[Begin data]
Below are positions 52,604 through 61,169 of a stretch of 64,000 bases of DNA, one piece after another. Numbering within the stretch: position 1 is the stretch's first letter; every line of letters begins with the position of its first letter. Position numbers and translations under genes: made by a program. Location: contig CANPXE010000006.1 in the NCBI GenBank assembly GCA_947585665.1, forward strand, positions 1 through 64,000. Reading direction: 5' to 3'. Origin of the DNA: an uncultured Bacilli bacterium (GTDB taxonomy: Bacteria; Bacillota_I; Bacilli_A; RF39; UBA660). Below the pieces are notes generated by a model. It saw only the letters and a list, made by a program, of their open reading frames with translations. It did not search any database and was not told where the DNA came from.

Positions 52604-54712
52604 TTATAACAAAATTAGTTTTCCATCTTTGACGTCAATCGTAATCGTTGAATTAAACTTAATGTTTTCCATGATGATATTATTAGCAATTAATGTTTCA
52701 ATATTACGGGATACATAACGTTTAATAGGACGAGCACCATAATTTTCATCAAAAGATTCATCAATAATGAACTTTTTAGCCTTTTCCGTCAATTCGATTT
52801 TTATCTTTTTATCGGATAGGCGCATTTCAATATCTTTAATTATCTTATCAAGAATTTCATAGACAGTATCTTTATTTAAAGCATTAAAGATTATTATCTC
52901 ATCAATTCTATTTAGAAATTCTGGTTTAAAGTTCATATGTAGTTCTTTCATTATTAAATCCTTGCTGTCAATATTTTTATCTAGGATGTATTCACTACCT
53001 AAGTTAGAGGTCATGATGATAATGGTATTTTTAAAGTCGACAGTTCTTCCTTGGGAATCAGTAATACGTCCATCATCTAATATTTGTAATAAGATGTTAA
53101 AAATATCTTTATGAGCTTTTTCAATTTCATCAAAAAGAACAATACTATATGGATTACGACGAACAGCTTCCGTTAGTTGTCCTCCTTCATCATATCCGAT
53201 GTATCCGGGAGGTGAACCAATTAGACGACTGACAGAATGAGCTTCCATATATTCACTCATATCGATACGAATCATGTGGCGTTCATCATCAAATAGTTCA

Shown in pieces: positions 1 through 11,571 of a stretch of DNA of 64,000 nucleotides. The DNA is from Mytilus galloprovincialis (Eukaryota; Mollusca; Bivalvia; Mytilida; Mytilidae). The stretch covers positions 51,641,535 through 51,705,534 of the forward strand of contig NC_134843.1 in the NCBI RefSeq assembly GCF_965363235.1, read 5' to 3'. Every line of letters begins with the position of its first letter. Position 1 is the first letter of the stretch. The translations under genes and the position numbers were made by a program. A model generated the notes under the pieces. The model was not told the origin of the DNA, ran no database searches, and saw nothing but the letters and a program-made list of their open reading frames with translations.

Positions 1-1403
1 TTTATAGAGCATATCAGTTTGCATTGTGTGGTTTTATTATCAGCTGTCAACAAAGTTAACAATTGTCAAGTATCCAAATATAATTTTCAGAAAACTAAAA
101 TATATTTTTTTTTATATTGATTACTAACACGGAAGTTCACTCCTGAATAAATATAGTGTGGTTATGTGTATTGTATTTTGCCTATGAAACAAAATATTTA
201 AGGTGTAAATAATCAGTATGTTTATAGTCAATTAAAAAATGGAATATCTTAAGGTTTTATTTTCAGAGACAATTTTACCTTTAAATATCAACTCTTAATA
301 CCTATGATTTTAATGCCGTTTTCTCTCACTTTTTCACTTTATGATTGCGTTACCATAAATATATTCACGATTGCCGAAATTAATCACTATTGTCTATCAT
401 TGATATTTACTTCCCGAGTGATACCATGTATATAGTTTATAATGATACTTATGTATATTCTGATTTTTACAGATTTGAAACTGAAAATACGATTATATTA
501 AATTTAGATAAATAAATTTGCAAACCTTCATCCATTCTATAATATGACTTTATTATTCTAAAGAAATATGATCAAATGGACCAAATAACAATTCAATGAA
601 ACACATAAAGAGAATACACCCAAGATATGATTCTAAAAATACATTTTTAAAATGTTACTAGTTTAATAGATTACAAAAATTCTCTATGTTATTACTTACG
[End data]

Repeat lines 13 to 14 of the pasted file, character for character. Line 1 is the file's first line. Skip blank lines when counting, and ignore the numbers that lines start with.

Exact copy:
101 TATATTTTTTTTTATATTGATTACTAACACGGAAGTTCACTCCTGAATAAATATAGTGTGGTTATGTGTATTGTATTTTGCCTATGAAACAAAATATTTA
201 AGGTGTAAATAATCAGTATGTTTATAGTCAATTAAAAAATGGAATATCTTAAGGTTTTATTTTCAGAGACAATTTTACCTTTAAATATCAACTCTTAATA